Professional Advisors

'Philanthropy makes people feel good.'

“Philanthropy makes people feel good. You get a real joy from giving,” says James V. Aukerman, an estate planning attorney at Orson & Brusini’s Wakefield office.

It’s a joy Jim knows well. A long-time supporter of the local nonprofit community, he has served on boards, advisory councils, and fundraising committees for a multitude of organizations including the South Kingstown Land Trust, Narragansett Council-Boy Scouts of America, South Country Hospital, and Kingston Congregational Church. He and his wife, Karin, have a donor advised fund at the Foundation and are members of the legacy society, the 1916 Society. Jim also is a former member of the Professional Advisory Council and recipient of the Foundation’s Harold B. Soloveitzik Professional Leadership Award.

A graduate of South Kingstown High School, Dartmouth College, and the Suffolk University Law School, Jim has been a trust and estate attorney in Wakefield for more than four decades.

“I always introduce philanthropy to the conversation with my clients. They don’t ordinarily come in with charitable giving in mind (when they want to create a will or do other estate planning), but it can get people thinking. That’s where the role of the advisor is so important.”

- James V. Aukerman, Esq.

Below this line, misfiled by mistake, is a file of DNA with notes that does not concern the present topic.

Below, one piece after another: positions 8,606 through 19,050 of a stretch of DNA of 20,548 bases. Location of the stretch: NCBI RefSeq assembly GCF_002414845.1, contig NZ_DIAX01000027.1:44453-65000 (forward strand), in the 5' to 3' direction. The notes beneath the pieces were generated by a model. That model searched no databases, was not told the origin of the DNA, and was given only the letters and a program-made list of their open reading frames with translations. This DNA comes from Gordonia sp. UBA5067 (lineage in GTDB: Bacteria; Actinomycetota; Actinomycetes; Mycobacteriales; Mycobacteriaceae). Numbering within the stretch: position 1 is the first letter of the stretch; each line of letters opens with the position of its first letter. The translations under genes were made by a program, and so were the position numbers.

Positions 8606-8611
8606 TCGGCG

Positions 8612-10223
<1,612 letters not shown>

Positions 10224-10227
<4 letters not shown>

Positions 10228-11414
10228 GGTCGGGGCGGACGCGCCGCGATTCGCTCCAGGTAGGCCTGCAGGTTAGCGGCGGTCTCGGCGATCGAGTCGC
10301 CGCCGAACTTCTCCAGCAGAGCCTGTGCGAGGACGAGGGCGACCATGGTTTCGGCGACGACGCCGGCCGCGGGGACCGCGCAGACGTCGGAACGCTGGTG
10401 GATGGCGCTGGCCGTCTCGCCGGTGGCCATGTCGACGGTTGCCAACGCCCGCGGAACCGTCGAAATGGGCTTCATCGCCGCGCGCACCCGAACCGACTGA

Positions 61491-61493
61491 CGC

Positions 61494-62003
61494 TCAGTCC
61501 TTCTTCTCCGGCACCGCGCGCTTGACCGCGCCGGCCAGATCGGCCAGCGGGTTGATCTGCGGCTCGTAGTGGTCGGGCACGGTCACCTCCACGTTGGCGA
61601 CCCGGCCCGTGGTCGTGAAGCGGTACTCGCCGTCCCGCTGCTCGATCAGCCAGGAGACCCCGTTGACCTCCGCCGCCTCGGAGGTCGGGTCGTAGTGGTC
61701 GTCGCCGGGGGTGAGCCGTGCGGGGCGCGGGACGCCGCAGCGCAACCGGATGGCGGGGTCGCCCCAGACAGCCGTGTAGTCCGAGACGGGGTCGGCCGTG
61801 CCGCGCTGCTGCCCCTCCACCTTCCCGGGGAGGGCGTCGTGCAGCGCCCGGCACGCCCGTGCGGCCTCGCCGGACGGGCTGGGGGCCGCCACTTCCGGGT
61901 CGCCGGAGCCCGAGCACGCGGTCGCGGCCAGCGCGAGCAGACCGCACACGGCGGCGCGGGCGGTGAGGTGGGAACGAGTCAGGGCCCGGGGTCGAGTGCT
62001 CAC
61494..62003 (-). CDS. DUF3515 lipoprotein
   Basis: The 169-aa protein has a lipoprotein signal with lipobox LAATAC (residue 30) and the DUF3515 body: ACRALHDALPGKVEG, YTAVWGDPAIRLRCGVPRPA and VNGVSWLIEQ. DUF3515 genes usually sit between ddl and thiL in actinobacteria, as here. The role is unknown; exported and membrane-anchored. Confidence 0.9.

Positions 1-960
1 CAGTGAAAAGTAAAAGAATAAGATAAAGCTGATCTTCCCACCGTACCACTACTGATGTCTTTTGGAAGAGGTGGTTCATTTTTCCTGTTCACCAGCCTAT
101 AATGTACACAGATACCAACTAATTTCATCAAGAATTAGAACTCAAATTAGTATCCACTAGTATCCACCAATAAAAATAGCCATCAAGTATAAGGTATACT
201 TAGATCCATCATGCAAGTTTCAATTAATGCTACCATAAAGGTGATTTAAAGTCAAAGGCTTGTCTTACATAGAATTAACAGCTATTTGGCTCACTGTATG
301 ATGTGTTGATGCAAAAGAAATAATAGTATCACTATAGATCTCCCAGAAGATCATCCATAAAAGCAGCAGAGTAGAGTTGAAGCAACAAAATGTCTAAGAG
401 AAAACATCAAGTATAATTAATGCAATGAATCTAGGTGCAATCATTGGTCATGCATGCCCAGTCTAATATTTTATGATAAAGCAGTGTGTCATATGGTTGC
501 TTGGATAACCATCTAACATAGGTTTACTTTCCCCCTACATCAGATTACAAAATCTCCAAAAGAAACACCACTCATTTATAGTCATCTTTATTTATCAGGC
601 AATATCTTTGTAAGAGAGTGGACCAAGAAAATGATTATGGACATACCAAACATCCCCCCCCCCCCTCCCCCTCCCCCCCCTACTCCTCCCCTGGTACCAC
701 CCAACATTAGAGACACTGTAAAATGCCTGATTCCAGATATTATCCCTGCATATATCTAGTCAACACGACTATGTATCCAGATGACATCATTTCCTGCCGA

Jim notes that less than half of Americans have a will and estimates that between one in ten and one in fifteen of those is charitably inclined. He realizes, “You’re drawing from a fairly small pool. But I do come across people – especially people who don’t have children – who are interested, and then we get deeper into a conversation. This gives me the opportunity to mention the Foundation, to talk about what a gift in perpetuity means, and how the Foundation manages the funds. People like the idea of a gift continuing in perpetuity and of creating a legacy to honor the memory of a loved one.”

“For most people, philanthropy is something you have to learn and be taught. It doesn’t always come naturally,” Jim shares. He recalls his first major lesson in philanthropy when, as a young attorney, he was asked to make a significant contribution through the Wakefield Rotary Club’s support of a campaign for the local YMCA.

It’s a lesson he’s happy to share with his clients.